In the evening, Cressida’s father read the children tales of the Vikings, who had invaded this island Archipelago over half a millennium before, of the quarrelsome Tribes who fought and tricked each other, and of legendary dragons who were supposed to live in the caves in the cliffs. This was how Cressida herself first began to write stories about Vikings and dragons, back when she was eight or nine years old. Many years later, she turned her original childhood ideas into the book How to Train Your Dragon, featuring Hiccup the reluctant Viking, and his equally reluctant dragon, Toothless.

When Cressida wasn’t on the island, she was going to school at Marlborough College in Wiltshire where she met and became close friends with Lauren Child, a fellow author/illustrator and the creator of TV’s Charlie and Lola. Cressida and Lauren remain close friends. Indeed Lauren is godmother to Cressida’s daughter Clemmie.

After school, Cressida obtained a BA in English Literature from Oxford University, a BA in Graphic Design from St Martin’s and an MA in Narrative Illustration from Brighton.
Cressida wrote and illustrated her first picture book, Little Bo Peep’s Library Book, for Hodder Children’s Books in 1998. Her first novel for eight to twelve year olds, How to Train Your Dragon, was published to popular and critical acclaim in 2003: ‘The next big thing in children’s literature,’ wrote The Independent on Sunday. ‘Irresistibly funny, exciting and endearing,’ said The Times.

How to Train Your Dragon has now been published in over thirty languages. Film rights were sold to DreamWorks Animation in 2003 for a substantial sum and the filmed version was released into cinemas in March 2010. The 3D animated film from the studio that created Shrek, Madagascar and Kung Fu Panda, was directed by Chris Sanders and Dean DeBlois (the directors of Lilo and Stich) and produced by Bonnie Arnold (who produced Toy Story).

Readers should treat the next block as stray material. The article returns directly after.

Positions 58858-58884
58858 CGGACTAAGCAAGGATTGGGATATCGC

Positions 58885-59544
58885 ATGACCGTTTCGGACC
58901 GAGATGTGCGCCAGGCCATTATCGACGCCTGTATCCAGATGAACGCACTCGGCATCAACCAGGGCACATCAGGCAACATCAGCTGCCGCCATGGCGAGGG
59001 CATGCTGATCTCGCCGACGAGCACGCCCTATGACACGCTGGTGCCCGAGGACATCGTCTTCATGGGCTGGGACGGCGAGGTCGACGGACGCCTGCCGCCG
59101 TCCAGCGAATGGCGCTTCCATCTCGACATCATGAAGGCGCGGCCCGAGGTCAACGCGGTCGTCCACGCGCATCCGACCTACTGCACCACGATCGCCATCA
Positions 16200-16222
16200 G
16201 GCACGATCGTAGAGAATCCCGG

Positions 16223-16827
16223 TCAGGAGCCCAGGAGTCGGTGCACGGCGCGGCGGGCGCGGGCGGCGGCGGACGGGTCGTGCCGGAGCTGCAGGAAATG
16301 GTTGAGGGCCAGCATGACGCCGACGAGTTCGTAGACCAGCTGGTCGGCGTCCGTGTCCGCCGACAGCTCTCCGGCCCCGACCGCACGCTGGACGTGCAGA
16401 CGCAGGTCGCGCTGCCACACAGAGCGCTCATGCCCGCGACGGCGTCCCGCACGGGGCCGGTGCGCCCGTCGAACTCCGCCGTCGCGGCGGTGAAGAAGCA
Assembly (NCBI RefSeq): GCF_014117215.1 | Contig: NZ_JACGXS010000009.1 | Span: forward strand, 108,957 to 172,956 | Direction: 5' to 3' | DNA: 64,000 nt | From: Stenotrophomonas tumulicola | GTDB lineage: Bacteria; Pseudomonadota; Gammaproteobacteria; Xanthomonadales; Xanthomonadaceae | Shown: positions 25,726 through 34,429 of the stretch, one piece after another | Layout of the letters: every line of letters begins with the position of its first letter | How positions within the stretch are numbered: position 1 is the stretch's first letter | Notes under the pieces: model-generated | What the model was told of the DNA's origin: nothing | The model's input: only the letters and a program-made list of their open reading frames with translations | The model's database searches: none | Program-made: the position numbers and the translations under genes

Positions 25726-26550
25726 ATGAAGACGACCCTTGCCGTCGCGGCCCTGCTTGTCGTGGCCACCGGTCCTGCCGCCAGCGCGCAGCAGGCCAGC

Cressida Cowell is the head judge of the Wicked Young Writers Award and provided these top tips to budding writers:

* My top writing tip would be to read lots, to give you a feel for the way different stories can be told. Also practise writing as much as you can – write, and re-write – don’t worry if you don’t finish a story, as long as you are practising, that’s what matters. Also don’t worry if your stories aren’t very long: I didn’t start out writing books as long as the ones I write now.

* You can still do research when you are creating your own fantasy world. Kids often think that ideas get beamed into an author’s head, or that when you write fantasy you can’t do background reading, but many ideas in The Wizards of Once were sparked by books I read about the history of magic, and magical creatures.

* You can be inspired by your own experiences. Ideas I had about Vikings and dragons during summer holidays when I was 9 years old became 12 books, and a film and TV series. I had a slightly unusual childhood (I spent my summers on an uninhabited Scottish Island), but the world we all live in is full of extraordinary, wonderful idea for stories. You only have to watch an episode of Blue Planet to see that’s true.

* I always begin my stories with a map of my imaginary place. Lots of other authors have done the same – Robert Louis Stevenson drew a map of Treasure Island before starting to write. This is a really easy way of thinking about characters and setting.

* Often kids say to be that they aren’t very good at writing, but I know that’s not true – what they’re struggling with is the mechanics of getting the words onto paper. If you can make up a game in the playground, or you tell your friends stories, you can be an author! Get an adult to write or type for you, if you need to.

* Keep an ideas notebook so you can scribble down ideas and drawings. This doesn’t need to be neat, and no one should be correcting it for spelling, because spelling doesn’t matter. I kept an sketchbook for The Wizards of Once for about 5 years.

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Book Info

Format

Paperback
272 pages

Author

Cressida Cowell
More books by Cressida Cowell

Author's Website

www.cressidacowell.co.uk/

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Publisher

Hodder Children's Books an imprint of Hachette Children's Books

Publication date

4th February 2010

ISBN

9780340999134